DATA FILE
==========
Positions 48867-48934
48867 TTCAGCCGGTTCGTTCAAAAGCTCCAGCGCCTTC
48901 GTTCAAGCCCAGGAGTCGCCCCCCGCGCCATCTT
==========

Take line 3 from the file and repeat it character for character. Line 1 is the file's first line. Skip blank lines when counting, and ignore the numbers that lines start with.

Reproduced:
48901 GTTCAAGCCCAGGAGTCGCCCCCCGCGCCATCTT